Backpack the Tanner Trail in Grand Canyon National Park

Grand Canyon Village, Arizona



18 miles

Elevation Gain

4900 ft

Route Type



Added by Sonja Saxe

Backpack from the rim of the Grand Canyon to the edge of the Colorado River on what the park service describes as one of the most demanding and difficult trails on the South Rim.

The trip requires a backcountry permit for zone BB9 (reserve HERE). Backcountry permits in Grand Canyon National Park are available for reservation on the 1st of the month 4 months prior to your trip date (e.g. if you wanted to go on a trip on May 20 you could reserve your permit on January 1st). Permits cost $10 plus $8 per person per night.

The route to Tanner Beach starts from Lipan Point. Once you arrive at the parking lot, backtrack down the road a few paces and you will find the Tanner Trailhead. The first mile and a half of trail is rugged. You will lose elevation quickly (about 1800' or so in that first section) and gnarly, overgrown roots and rockslides block portions of the trail, requiring hikers to clamber awkwardly over them. After this section you are offered a reprieve, rejoice! The next 3 miles are relatively flat as the trail traverses the base of Escalante and Cardenas Buttes. 

After a few smooth miles you will begin another descent, this one is a little more gradual than the first descent but it doesn't end until you are nearly at the beach. By the time you reach the beach it may feel as if you've been descending forever.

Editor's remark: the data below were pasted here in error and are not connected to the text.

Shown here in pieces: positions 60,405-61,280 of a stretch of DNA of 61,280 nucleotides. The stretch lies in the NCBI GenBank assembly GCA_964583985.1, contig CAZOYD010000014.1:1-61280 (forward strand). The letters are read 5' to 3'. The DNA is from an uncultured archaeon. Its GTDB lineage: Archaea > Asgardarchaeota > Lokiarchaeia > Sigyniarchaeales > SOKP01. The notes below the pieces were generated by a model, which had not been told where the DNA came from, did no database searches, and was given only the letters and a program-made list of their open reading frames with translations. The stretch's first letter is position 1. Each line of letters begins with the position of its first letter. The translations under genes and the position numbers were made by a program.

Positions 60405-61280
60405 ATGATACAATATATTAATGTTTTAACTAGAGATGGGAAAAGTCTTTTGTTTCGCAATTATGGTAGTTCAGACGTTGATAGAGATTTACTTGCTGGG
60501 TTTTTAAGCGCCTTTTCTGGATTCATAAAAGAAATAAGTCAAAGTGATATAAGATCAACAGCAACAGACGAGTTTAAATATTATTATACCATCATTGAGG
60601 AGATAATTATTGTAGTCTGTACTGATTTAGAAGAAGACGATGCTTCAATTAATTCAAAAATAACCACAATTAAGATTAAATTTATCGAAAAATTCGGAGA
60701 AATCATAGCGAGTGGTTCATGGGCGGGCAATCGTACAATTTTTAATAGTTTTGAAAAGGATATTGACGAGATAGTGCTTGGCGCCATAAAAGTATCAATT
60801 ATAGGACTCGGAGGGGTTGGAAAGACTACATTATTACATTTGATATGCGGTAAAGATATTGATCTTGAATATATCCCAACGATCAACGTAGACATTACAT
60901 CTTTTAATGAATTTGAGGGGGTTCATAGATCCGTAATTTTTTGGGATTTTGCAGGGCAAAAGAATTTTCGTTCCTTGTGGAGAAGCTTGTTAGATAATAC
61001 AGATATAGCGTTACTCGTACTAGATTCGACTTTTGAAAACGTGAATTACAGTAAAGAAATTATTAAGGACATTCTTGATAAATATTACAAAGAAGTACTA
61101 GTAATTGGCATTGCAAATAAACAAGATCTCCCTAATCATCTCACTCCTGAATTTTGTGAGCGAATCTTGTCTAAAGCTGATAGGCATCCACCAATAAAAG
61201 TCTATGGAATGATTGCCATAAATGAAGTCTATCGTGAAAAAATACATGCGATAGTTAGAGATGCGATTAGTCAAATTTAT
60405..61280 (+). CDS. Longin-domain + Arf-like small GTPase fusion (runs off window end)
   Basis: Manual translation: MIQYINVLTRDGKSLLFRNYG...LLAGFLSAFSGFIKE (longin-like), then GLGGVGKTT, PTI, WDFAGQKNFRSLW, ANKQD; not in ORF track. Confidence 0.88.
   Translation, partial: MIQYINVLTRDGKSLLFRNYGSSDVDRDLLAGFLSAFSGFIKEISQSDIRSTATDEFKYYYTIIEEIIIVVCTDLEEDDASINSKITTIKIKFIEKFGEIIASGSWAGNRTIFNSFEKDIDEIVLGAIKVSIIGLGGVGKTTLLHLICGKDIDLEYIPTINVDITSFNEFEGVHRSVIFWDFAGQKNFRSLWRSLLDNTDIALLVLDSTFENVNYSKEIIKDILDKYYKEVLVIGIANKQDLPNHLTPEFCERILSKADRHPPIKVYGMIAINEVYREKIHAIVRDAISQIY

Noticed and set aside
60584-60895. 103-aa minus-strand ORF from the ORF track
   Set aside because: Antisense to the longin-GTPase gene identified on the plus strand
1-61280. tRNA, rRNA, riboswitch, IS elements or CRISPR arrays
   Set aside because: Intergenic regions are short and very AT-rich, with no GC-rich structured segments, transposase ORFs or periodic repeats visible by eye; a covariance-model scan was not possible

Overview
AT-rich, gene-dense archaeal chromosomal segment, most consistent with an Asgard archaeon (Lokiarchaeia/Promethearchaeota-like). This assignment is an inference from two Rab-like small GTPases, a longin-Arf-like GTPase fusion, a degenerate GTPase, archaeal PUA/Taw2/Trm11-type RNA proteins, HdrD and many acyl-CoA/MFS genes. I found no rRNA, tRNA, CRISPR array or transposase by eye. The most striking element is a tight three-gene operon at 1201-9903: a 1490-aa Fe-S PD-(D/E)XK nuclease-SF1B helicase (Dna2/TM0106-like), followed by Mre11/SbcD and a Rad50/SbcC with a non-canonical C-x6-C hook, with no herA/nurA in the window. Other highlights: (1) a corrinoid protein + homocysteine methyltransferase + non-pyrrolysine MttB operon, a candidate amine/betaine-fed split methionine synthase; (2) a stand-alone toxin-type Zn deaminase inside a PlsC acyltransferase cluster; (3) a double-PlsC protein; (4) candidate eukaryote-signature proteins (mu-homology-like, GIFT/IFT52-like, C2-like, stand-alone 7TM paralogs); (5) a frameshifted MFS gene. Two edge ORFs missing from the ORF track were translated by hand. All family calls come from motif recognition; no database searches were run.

At the beach there are multiple campsites. There is also a nearby composting toilet for number twos. The park service asks that you urinate directly into the river to preserve the soil and vegetation on the beach. Speaking of the river, it is your only source of drinking water on this route, so make sure you get your order right and retrieve your water prior to using it as a toilet. 

From camp you can either return to the rim by the same route you came down, or you can link up with the Beamer Trail. By continuing onto the Beamer Trail you can hike to the confluence of the Little Colorado and the Colorado and also see the remnants of the two airplanes that crashed over the canyon in 1956 (this crash actually led to the creation of the FAA).

One last thing to note is that this is an extremely exposed hike and it is known to be unusually hot, even for the Grand Canyon. Do not attempt this hike during hot weather.

All in all this is a great Grand Canyon trip if you want to try something a little different and the weather permits! 

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